Now that Fitbit has filed for a $100 million IPO, some in the industry are claiming that it's a defensive move, that the company is trying to raise capital to avoid being crushed by Apple. That may be true, but it's Apple that should be making a move, swooping in to scoop up Fitbit as it approaches $1 billion in revenue.
While many believe that stand-alone fitness trackers will go the way of dedicated e-readers, I don't agree. The public will continue to have an appetite for more-accessible health-tracking devices, and Fitbit's portfolio can complement the Apple Watch. It will allow Apple to bring more customers into its ecosystem while gaining more expertise in health and fitness.
Here's why Apple should buy Fitbit.
Affordable Apple Watch Alternatives ... from Apple
The biggest complaint that most people have about the Apple Watch, sight unseen, is that it's too pricey for what it does. Fitbit's offerings start at just $60 for the Zip, which does basic fitness tracking. "You could look at it as an Apple Watch Shuffle," said Avi Greengart, research director for consumer platforms and devices at Current Analysis.
The Fitbit line goes all the way up to $249 for the Fitbit Surge, which adds notifications, music control and GPS tracking (something the Apple Watch lacks). Even Fitbit's priciest product is $100 less than the Apple Watch. "Apple does like hitting lots of price points," Greengart added. "They could see it as a continuum."
Accelerating Apple Pay Adoption
Apple Pay has been gaining serious momentum lately, with Best Buy deciding to adopt the mobile-payment service and Home Depot announcing that it's going to roll Apple Pay out in 2,000 stores. With Fitbit, Apple can reach a much wider audience of wearable-device owners by integrating NFC on the $99 Fitbit Flex and other, more-premium products. If it works like it does on the Apple Watch, you'll just need to double tap a button, then tap your wrist to the terminal.
The more people there are with access to Apple Pay, the more likely it is that businesses that are on the fence about the solution will adopt it.
Apple Gets More Fitness-App Expertise
So far I'm not impressed with Apple's Health and Activity apps, which are essentially different types of dashboards. Like the Apple Watch, Fitbit gives you awards for meeting goals, but it goes a step further by letting you compete with friends and share stats. You can also direct-message each other.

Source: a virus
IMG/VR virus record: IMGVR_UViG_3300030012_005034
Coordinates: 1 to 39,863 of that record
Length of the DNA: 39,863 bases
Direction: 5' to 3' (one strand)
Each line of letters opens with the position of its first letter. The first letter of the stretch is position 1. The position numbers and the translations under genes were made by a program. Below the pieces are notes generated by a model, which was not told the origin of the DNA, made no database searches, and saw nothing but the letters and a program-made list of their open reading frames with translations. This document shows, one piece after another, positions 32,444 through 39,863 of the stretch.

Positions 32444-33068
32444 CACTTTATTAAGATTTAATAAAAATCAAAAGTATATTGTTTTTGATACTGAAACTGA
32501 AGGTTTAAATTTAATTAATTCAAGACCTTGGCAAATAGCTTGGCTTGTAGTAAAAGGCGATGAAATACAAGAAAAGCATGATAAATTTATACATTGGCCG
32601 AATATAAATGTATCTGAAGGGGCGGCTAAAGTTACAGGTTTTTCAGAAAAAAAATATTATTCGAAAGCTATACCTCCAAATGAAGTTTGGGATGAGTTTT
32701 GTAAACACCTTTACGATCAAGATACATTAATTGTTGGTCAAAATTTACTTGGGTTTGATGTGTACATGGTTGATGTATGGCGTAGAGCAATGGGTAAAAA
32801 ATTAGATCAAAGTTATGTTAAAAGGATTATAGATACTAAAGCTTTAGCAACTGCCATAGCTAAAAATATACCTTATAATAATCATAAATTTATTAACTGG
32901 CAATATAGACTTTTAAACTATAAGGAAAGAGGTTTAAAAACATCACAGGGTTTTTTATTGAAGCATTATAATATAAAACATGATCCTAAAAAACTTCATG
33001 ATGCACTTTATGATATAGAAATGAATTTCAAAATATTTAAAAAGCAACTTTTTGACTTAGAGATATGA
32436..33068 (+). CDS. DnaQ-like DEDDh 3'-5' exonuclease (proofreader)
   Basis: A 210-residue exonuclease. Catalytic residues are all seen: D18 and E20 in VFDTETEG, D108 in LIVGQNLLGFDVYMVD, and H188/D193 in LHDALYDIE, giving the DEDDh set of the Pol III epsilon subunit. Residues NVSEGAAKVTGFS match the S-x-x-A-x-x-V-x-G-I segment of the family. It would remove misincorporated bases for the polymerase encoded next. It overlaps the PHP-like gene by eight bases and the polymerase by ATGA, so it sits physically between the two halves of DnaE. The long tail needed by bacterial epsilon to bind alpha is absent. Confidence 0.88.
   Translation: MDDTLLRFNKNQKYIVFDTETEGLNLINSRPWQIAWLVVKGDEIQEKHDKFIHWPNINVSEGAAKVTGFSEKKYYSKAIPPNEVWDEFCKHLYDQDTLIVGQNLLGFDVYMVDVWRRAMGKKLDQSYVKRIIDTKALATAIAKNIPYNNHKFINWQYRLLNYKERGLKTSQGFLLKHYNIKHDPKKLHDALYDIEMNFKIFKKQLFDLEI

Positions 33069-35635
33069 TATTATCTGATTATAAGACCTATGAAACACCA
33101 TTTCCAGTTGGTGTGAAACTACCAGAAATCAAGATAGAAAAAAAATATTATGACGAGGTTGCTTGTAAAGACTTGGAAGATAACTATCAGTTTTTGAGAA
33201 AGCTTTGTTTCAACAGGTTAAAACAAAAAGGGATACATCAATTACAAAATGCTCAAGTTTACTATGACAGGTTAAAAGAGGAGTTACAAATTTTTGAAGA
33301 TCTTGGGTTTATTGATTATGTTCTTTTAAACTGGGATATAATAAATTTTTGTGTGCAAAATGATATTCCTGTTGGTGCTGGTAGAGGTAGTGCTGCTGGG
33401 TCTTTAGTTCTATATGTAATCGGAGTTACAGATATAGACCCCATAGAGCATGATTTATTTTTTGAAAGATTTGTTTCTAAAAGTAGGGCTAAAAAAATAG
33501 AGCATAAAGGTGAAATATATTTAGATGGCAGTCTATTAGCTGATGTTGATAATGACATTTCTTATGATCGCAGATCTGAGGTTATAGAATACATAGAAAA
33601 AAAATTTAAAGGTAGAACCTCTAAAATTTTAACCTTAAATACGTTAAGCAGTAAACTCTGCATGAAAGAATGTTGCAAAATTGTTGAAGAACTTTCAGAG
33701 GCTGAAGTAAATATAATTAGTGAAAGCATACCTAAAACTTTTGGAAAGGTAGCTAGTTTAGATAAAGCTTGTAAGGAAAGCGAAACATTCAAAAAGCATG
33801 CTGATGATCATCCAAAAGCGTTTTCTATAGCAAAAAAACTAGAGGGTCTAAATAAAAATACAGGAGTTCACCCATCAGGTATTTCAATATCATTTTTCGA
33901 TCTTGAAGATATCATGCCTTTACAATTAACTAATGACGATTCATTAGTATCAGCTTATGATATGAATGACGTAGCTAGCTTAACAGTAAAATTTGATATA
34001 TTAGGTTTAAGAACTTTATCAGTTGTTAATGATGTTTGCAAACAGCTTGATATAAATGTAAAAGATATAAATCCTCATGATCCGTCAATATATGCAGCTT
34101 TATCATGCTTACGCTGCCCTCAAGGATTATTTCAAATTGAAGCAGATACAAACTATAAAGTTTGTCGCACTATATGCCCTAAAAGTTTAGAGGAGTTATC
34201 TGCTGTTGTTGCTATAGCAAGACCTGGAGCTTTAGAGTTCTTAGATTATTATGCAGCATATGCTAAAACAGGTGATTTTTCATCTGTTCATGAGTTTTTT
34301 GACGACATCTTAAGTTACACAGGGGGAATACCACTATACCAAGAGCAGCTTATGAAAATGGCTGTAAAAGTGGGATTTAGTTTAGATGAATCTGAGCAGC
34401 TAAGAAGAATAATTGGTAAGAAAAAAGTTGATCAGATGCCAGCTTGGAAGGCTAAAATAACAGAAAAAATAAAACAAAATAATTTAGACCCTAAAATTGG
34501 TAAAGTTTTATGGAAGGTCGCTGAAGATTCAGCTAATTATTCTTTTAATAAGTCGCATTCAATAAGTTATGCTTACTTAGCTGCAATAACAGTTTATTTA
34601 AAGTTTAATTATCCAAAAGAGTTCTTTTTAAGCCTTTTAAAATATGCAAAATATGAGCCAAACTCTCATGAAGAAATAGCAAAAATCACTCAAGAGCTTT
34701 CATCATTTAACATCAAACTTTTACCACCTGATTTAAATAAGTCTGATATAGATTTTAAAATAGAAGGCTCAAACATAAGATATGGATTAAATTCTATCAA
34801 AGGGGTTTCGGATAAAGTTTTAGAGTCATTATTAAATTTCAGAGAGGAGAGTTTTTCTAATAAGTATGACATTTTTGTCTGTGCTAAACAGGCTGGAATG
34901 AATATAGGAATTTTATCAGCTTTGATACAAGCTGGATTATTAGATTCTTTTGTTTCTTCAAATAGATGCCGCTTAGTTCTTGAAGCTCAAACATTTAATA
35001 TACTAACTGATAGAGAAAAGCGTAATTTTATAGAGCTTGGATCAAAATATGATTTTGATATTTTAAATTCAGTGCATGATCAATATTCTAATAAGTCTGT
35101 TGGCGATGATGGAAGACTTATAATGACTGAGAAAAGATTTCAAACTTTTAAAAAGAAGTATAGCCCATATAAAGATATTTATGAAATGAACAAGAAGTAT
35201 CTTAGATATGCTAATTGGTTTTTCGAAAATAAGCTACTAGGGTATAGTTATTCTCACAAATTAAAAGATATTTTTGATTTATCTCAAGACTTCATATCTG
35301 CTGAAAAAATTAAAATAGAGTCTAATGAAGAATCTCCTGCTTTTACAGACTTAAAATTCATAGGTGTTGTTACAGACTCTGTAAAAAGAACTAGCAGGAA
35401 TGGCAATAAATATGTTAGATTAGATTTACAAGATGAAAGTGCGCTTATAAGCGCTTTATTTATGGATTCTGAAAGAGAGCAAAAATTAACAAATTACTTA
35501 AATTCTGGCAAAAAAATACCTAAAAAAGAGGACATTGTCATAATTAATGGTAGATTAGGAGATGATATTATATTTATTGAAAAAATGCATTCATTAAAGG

Plus, Apple Health doesn't currently let you track your diet directly. Fitbit does, enabling users to log calories and leverage a barcode scanner for scanning items. "If Apple were going to acquire Fitbit, they would want to collect data around health," Greengart said.
MORE: Best Fitness Trackers
Fitbit Is a Profitable Leader
Fitbit is the rare tech company that's going public as profitable, having ended 2014 with $745 million in revenue. It also moved more than 10 million devices in 2014. Market research firm NPD says that Fitbit leads the fitness-tracking category by a wide margin. In fact, Fitbit garnered 68 percent market share in 2014, up 10 percent from the year before. Apple could go down-market, but Fitbit would give the company a shortcut.
The Beats Precedent
Apple has shown that it isn't afraid to acquire consumer electronics companies. It spent $3 billion to purchase Beats headphones and the Beats music service, which is expected to be relaunched this summer to go head to head with Spotify. But Greengart said Apple was just as interested in Beats' people — Jimmy Iovine and Dr. Dre — as the company's technology. "With Beats, it was the world's most expensive acqui-hire." Nevertheless, Beats sales haven't seemed to skip a beat, and neither should Fitbit's. In fact, there would likely be a boost because of the Apple halo effect.
Could It Happen?
"Is it crazy? No. Is it likely? No," Greengart said of Apple acquiring Fitbit. As the analyst points out, if Apple were truly interested in Fitbit, it probably would have made a bid for the company before it filed for an IPO. And if Apple wanted to offer lower-cost fitness devices, it could just build its own.
But based on Fitbit's market position, unique strengths and ability to feed Apple a lot more health data more quickly — not to mention on-ramp more shoppers to the more-premium Apple Watch — I believe it makes sense for Apple to make a move.
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Mark Spoonauer is the global editor in chief of Tom's Guide and has covered technology for over 20 years. In addition to overseeing the direction of Tom's Guide, Mark specializes in covering all things mobile, having reviewed dozens of smartphones and other gadgets. He has spoken at key industry events and appears regularly on TV to discuss the latest trends, including Cheddar, Fox Business and other outlets. Mark was previously editor in chief of Laptop Mag, and his work has appeared in Wired, Popular Science and Inc. Follow him on Twitter at @mspoonauer.